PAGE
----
It's renewal time again with NGC.
Another year of ?numismania? has quickly slipped by with only slight ?branching out? from my main interest (Morgan dollars). Upgrades to my Morgan set have grown into large investments, thereby making changes few and far between. The looseleaf binder shown in my February ?07 journal entry has had only 11 pages replaced with upgraded coins. I?m still constantly checking Ebay, Teletrade, Heritage, and elsewhere for the few ?affordable? upgrades I can still hope to obtain, but these coins do not crop up too often. When they do, they usually command a premium over Numismedia values. I can be patient. They will eventually come along.
The slight ?branching out? is the diversion created by beginning an 1894 Mint set. My Morgans gave me the start and the search for the rest of the set forces me to look at coins other than silver dollars.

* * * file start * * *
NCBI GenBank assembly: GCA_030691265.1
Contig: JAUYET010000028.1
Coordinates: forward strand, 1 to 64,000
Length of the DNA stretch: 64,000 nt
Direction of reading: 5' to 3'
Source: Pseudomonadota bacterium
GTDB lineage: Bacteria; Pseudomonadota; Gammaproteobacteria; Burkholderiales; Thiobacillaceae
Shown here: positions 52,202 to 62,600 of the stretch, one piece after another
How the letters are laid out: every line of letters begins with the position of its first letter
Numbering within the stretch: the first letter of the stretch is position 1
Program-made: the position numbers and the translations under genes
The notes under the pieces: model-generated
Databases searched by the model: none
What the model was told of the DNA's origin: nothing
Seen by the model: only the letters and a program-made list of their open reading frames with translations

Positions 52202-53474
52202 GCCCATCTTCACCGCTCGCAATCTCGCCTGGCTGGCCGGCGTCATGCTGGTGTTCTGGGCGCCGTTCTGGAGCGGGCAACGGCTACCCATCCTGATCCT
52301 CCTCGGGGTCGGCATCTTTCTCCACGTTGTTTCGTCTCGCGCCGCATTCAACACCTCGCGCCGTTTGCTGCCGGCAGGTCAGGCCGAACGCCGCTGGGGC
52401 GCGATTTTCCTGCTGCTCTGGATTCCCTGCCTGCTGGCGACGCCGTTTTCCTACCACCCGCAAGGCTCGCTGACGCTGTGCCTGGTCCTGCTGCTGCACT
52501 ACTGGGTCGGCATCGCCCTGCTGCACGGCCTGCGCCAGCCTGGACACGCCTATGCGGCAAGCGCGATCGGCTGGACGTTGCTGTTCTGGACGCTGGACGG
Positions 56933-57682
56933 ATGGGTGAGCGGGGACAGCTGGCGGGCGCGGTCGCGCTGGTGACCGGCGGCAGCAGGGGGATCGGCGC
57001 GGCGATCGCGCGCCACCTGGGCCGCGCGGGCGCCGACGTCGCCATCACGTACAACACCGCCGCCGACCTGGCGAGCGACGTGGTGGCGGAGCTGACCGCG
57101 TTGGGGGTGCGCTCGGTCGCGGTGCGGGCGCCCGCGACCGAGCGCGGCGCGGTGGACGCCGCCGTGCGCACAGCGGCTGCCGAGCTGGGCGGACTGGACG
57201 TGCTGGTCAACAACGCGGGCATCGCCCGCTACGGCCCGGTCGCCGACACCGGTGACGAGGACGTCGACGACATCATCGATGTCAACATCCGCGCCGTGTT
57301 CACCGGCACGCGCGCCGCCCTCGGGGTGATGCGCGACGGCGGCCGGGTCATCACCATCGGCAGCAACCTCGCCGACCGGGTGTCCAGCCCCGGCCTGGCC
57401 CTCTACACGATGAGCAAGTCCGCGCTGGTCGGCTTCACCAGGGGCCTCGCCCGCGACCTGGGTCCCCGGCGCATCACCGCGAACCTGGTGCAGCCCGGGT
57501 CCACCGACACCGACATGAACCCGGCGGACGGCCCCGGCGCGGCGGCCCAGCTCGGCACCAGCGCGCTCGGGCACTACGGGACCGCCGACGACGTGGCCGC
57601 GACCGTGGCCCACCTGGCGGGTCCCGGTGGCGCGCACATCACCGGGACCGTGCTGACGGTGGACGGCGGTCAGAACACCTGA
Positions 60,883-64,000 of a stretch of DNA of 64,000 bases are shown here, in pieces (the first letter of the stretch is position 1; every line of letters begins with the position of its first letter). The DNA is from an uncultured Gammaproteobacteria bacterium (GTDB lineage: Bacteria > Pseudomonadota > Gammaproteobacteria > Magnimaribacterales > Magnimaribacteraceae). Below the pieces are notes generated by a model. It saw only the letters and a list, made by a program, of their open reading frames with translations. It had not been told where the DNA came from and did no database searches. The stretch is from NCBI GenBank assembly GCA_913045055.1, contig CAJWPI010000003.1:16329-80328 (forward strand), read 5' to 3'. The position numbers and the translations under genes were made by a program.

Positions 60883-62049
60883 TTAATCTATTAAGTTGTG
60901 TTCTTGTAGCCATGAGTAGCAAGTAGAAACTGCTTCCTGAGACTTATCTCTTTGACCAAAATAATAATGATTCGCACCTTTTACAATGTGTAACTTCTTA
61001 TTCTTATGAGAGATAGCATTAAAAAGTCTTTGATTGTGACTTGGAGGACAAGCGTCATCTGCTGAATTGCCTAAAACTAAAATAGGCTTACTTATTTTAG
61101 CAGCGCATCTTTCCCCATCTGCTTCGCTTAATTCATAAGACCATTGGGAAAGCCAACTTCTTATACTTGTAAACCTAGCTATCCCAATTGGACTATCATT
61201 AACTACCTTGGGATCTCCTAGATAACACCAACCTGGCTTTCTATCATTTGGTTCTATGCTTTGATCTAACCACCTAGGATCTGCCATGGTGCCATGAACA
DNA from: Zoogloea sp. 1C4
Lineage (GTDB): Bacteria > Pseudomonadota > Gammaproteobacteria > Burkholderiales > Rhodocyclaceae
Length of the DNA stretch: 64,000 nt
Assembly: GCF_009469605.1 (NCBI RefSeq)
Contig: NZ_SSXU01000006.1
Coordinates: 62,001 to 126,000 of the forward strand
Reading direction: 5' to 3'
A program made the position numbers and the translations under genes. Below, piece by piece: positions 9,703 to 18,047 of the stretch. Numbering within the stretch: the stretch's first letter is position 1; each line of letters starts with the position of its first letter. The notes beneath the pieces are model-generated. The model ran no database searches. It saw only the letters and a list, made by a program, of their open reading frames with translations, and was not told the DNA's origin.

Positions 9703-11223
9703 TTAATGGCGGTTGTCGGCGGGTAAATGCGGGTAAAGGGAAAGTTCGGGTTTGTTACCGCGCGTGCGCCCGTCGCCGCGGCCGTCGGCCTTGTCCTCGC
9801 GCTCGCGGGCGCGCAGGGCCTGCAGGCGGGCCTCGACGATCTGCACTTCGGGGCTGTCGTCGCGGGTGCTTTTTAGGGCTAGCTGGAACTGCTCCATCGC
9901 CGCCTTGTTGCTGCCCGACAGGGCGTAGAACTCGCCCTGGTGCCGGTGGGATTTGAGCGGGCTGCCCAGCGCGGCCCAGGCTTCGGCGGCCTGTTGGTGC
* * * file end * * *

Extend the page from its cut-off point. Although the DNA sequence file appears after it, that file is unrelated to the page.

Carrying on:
Like most coin collectors, I also pick up annual sets from the U.S. Mint, although the government seems to produce an ever increasing variety every year. Even though all coins were at one time modern, I just can?t become enamored with moderns.
Some of these mint issues get stashed away and some go as gifts to the young people in whom I?ve tried to plant the seeds of numismatics. I?m happy to note that some of those seeds have taken root.
These past 2 years of building ?Poor Man?s Insanity? have been a learning experience. I?ve taught myself to rein in my zealousness when in pursuit of that ?special? coin. I no longer (or
at least very rarely) allow my desire to overcome common sense or my wallet during the final moments of an auction. Many Morgan dollars actually have a lower ?book? than they did a year ago and updated research is necessary before any purchase.
Two years ago, when this quest became serious, NGC had about 350 registered sets of Morgans. That number is now over 900, truly a testament to the enjoyment NGC?s members find in these heavy silver discs.
The attached picture is one of my favorite Morgans. One of 15 in this set that is graded below MS60, this 1893 Carson City coin is graded by NGC as XF 40 and has the look I love, dark, slightly worn. This coin paid its dues as a circulating part of our economy over a century ago. I can ?feel? the history each time I hold it. Perhaps my viewpoint would be different had I the funds to fill this slot with an MS64. ;-)
Good luck and successful collecting.